Chessman's second novel is a lyrical but rather glum and shapeless examination of the secrets and traumas of two suburban families. Hallie, an insecure painter living with her architect husband in Brooklyn, returns to her parents' home for a visit. She is concerned about her mother, Virginia, who has been "low" for as long as she can remember, but who now refuses to leave her bed. Her father, Charles, a doctor, tries to make the best of things, despite the haze of inertia and casual cruelty that hangs over the marriage. (Virginia at one point wonders, "Why should I open my eyes, when I know precisely what he will look like?") Hallie's childhood friend Rose, "would-be writer, plump woman, plumped down in the middle of the slow state of Ohio," is the matriarch of a chaotic but loving household. Redheaded and pregnant with her third child, she is the antithesis of wan Hallie, who, after five miscarriages, has given up on motherhood. Nevertheless, the two reconnect and share memories—some idyllic, some sinister—of their childhood together and of their respective families. When Virginia takes an overdose of sleeping pills, Hallie inadvertently discovers the source of her mother's depression. Chessman (Lydia Cassatt Reading the Morning Paper) is adept at setting a mood, but she too often allows her lyricism to lapse into preciousness, and for every beautiful image, there is a dull, superfluous one waiting to nullify it. By novel's end, plot and characters alike are all but lost in a stew of flashbacks and dreams. (Oct. 7)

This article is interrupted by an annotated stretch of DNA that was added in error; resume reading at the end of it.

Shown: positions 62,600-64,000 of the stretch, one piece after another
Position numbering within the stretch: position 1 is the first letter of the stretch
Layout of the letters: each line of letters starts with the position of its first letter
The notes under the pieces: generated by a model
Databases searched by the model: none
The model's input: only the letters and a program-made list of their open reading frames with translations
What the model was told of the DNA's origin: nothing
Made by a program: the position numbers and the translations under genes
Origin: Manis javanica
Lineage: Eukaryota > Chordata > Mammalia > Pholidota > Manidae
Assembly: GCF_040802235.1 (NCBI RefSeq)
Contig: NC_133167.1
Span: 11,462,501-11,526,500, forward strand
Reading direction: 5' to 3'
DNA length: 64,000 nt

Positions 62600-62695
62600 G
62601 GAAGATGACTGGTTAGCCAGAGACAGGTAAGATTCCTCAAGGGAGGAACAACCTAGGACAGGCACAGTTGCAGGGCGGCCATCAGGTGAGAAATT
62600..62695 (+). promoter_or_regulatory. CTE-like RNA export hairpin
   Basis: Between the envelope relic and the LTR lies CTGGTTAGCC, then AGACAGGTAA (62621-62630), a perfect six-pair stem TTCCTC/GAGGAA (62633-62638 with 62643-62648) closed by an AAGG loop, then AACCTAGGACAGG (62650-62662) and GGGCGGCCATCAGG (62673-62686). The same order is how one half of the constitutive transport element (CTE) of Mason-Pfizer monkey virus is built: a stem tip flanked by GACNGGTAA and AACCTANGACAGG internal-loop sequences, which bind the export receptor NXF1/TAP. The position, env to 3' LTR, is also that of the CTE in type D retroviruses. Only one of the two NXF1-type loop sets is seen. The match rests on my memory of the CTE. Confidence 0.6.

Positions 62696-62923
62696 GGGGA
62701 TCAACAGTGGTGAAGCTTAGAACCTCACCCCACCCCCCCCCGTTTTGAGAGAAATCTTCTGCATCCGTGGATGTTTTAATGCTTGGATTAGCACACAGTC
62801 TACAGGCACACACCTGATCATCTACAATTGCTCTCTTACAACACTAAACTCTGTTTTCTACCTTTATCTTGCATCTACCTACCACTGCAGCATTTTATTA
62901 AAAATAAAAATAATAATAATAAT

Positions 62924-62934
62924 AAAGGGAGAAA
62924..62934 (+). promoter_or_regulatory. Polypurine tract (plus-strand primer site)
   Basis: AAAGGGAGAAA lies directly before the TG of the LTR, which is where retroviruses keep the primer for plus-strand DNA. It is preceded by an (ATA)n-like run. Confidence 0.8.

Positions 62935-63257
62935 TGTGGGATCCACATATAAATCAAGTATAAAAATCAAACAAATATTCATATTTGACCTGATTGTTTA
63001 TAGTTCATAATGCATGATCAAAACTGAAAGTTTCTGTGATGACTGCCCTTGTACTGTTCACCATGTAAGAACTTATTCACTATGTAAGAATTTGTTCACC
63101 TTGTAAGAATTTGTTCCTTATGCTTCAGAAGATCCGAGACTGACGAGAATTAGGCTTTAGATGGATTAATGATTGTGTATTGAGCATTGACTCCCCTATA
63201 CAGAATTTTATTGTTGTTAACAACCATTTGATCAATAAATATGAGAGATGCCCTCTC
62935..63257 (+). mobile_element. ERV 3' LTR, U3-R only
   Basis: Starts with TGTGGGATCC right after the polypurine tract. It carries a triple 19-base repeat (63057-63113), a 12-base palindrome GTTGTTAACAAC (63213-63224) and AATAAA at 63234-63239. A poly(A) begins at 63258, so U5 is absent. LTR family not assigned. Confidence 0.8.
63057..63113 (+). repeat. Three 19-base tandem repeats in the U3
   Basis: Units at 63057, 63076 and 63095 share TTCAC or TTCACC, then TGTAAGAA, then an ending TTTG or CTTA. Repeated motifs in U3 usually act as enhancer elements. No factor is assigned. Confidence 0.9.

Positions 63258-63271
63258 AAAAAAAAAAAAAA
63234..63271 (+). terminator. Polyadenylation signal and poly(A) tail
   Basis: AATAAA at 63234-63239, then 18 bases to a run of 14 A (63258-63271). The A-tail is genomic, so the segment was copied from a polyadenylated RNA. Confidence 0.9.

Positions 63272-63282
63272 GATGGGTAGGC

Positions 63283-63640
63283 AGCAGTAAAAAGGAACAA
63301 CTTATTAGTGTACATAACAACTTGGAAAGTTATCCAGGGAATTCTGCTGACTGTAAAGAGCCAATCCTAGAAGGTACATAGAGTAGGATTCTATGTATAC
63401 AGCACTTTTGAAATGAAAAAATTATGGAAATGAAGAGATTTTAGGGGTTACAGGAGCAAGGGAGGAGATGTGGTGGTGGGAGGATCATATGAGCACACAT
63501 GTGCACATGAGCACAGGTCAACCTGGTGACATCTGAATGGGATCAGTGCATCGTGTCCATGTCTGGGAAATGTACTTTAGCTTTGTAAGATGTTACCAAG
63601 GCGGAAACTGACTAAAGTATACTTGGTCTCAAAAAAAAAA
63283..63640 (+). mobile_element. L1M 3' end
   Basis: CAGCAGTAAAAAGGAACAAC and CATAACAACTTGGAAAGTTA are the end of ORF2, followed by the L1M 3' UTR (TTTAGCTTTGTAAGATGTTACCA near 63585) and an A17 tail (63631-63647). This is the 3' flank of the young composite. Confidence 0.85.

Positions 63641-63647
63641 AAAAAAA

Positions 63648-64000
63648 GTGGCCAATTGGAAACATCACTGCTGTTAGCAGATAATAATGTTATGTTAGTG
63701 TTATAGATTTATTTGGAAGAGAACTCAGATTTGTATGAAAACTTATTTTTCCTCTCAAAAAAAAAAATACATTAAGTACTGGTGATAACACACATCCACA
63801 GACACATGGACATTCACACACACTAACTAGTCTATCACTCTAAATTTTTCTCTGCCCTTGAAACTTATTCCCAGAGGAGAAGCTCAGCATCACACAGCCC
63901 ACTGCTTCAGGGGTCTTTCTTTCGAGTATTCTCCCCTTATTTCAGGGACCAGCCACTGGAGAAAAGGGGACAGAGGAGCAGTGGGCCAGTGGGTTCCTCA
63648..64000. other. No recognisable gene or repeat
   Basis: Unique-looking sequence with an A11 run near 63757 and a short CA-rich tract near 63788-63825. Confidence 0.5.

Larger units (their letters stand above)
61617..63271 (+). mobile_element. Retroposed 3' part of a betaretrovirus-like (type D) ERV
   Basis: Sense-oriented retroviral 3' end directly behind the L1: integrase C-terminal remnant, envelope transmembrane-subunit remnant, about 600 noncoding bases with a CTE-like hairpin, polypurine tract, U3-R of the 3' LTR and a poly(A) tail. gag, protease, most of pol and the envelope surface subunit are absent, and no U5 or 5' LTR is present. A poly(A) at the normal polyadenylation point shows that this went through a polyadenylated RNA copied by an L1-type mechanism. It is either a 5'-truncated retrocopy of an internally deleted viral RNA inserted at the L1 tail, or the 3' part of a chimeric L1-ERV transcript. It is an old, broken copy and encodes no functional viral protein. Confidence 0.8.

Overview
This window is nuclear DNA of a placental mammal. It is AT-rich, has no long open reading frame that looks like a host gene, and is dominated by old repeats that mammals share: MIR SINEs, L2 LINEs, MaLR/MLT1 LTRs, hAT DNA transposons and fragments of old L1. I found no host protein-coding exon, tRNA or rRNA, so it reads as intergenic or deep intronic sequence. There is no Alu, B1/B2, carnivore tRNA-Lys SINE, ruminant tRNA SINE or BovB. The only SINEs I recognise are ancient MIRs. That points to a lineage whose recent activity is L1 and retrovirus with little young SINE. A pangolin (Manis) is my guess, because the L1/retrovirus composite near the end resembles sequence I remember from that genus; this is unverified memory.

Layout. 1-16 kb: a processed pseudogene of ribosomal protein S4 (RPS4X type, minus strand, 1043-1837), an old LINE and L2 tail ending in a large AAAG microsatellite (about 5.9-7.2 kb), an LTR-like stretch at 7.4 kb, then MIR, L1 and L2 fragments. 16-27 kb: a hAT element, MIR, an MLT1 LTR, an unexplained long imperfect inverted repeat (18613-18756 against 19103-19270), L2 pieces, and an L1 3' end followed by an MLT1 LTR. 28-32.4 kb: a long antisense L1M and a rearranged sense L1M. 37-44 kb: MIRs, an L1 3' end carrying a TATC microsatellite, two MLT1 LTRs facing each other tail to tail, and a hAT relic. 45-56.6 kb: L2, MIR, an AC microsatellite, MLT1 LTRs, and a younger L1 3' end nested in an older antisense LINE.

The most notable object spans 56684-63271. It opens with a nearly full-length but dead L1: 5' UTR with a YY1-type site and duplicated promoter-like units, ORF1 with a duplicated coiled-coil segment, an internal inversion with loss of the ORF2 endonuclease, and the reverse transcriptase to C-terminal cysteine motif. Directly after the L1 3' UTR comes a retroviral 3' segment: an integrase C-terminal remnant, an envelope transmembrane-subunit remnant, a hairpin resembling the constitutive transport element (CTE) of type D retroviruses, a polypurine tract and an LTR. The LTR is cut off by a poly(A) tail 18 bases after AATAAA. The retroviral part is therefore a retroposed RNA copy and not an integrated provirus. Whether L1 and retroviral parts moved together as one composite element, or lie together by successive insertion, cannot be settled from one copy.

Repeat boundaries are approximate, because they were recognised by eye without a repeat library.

Forecast:Chessman's first novel (a #1 Book Sense pick) was a favorite of independent booksellers, so sales of her second should be respectable, even if the final verdict is less favorable.